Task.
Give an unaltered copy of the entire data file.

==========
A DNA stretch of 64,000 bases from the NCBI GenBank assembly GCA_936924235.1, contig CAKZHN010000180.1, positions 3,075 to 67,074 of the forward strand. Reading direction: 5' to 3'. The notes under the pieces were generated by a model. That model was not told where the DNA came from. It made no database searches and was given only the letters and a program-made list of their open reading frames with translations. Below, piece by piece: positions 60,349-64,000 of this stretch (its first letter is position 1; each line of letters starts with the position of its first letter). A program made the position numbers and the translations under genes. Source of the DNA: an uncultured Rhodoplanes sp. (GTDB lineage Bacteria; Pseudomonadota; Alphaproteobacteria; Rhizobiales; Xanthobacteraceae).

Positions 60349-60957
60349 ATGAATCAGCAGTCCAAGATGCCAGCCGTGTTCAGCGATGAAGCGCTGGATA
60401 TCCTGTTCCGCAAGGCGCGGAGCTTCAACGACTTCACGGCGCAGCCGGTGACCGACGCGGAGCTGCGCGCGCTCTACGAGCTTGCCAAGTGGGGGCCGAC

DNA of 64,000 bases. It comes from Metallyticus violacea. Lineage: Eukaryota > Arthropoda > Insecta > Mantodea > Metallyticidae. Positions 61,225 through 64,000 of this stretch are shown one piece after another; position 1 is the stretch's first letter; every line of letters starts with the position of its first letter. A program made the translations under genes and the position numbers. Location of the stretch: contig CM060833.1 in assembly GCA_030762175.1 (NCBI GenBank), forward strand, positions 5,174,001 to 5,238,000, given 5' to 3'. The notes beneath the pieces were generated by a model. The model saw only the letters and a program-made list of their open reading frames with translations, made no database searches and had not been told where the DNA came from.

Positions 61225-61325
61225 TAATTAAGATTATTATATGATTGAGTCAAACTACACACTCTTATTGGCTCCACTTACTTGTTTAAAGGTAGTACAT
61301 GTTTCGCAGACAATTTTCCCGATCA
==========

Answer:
A DNA stretch of 64,000 bases from the NCBI GenBank assembly GCA_936924235.1, contig CAKZHN010000180.1, positions 3,075 to 67,074 of the forward strand. Reading direction: 5' to 3'. The notes under the pieces were generated by a model. That model was not told where the DNA came from. It made no database searches and was given only the letters and a program-made list of their open reading frames with translations. Below, piece by piece: positions 60,349-64,000 of this stretch (its first letter is position 1; each line of letters starts with the position of its first letter). A program made the position numbers and the translations under genes. Source of the DNA: an uncultured Rhodoplanes sp. (GTDB lineage Bacteria; Pseudomonadota; Alphaproteobacteria; Rhizobiales; Xanthobacteraceae).

Positions 60349-60957
60349 ATGAATCAGCAGTCCAAGATGCCAGCCGTGTTCAGCGATGAAGCGCTGGATA
60401 TCCTGTTCCGCAAGGCGCGGAGCTTCAACGACTTCACGGCGCAGCCGGTGACCGACGCGGAGCTGCGCGCGCTCTACGAGCTTGCCAAGTGGGGGCCGAC

DNA of 64,000 bases. It comes from Metallyticus violacea. Lineage: Eukaryota > Arthropoda > Insecta > Mantodea > Metallyticidae. Positions 61,225 through 64,000 of this stretch are shown one piece after another; position 1 is the stretch's first letter; every line of letters starts with the position of its first letter. A program made the translations under genes and the position numbers. Location of the stretch: contig CM060833.1 in assembly GCA_030762175.1 (NCBI GenBank), forward strand, positions 5,174,001 to 5,238,000, given 5' to 3'. The notes beneath the pieces were generated by a model. The model saw only the letters and a program-made list of their open reading frames with translations, made no database searches and had not been told where the DNA came from.

Positions 61225-61325
61225 TAATTAAGATTATTATATGATTGAGTCAAACTACACACTCTTATTGGCTCCACTTACTTGTTTAAAGGTAGTACAT
61301 GTTTCGCAGACAATTTTCCCGATCA